(AP) A federal appeals court has ruled that Virginia cannot go back to isolating death row inmates and denying them access to recreational facilities.
On May 3, a divided three-judge panel of the 4th U.S. Circuit Court of Appeals upheld a lower court ruling prohibiting the state from reverting to old conditions that were found to be unconstitutional. Those conditions included holding inmates in 71-square-foot cells for 23 hours a day.
The state improved its treatment of death row inmates in 2015 but did not commit to making those changes permanent.
In 2018, a federal judge barred the state from returning to the old conditions, finding that the isolation forced on the inmates created “a significant risk of substantial psychological and emotional harm.” The 4th Circuit panel agreed with that finding.
“The challenged conditions on Virginia’s death row deprived inmates of the basic human need for ‘meaningful social interaction and positive environmental stimulation,'” wrote Judge James A. Wynn Jr. for the panel majority. “The undisputed evidence established that that deprivation posed a substantial risk of serious psychological and emotional harm and that State Defendants were deliberately indifferent to that risk,” the panel majority said.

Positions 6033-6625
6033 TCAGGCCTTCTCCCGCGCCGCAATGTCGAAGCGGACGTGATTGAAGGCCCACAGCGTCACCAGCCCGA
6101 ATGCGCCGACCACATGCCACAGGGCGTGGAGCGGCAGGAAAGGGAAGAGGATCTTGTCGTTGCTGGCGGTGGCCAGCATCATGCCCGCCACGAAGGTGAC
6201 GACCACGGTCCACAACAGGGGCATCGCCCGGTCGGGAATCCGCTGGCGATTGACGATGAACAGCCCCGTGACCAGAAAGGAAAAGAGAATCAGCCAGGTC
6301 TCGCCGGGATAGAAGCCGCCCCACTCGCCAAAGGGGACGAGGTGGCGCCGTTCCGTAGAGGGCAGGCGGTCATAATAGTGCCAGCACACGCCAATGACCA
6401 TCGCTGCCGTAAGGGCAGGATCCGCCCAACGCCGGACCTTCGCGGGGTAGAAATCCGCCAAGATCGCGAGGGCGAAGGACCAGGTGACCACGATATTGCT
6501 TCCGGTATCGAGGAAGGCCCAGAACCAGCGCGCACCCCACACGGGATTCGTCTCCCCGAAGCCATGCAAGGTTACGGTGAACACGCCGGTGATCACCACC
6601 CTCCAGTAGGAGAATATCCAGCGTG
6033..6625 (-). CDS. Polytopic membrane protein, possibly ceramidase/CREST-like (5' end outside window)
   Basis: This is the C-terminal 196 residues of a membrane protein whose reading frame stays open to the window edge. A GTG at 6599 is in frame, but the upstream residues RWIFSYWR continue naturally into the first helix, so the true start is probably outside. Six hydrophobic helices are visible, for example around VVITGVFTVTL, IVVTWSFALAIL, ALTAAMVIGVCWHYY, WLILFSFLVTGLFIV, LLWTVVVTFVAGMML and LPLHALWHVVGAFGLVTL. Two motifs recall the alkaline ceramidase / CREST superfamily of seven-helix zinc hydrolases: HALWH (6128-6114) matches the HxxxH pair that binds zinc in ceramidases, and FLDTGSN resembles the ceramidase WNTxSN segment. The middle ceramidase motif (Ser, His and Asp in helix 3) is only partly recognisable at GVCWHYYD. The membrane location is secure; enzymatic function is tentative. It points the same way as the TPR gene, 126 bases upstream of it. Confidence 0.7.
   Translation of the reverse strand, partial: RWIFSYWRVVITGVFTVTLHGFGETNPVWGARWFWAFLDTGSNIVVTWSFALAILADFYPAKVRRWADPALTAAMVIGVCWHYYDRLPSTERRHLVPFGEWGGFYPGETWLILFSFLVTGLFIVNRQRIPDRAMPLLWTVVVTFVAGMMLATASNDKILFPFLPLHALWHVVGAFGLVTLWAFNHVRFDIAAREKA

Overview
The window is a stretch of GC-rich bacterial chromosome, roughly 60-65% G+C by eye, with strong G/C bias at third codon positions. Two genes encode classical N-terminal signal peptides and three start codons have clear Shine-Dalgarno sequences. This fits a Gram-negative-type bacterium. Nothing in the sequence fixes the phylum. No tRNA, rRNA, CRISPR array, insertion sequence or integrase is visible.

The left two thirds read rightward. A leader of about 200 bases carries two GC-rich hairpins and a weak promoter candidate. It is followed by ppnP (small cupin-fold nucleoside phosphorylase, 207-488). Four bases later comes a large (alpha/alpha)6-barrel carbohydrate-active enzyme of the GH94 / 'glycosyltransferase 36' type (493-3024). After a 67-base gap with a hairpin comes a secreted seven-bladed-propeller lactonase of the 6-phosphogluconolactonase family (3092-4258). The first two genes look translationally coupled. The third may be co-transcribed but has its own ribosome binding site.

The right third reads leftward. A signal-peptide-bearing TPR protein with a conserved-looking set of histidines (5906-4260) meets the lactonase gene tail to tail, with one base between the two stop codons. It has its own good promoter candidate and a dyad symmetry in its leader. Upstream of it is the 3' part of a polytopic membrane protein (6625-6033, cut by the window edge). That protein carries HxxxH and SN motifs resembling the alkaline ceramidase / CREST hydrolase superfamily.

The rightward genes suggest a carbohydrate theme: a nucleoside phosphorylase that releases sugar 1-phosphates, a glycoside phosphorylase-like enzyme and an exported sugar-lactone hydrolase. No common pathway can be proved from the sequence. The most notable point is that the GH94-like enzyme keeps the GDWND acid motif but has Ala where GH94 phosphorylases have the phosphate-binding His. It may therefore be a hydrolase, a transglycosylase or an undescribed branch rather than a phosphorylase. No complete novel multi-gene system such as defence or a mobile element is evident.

Writing in dissent, Judge Paul V. Niemeyer said that, because the harsh conditions have already been ameliorated, the trial court’s ruling was “reaching into the realm of advisory opinions.”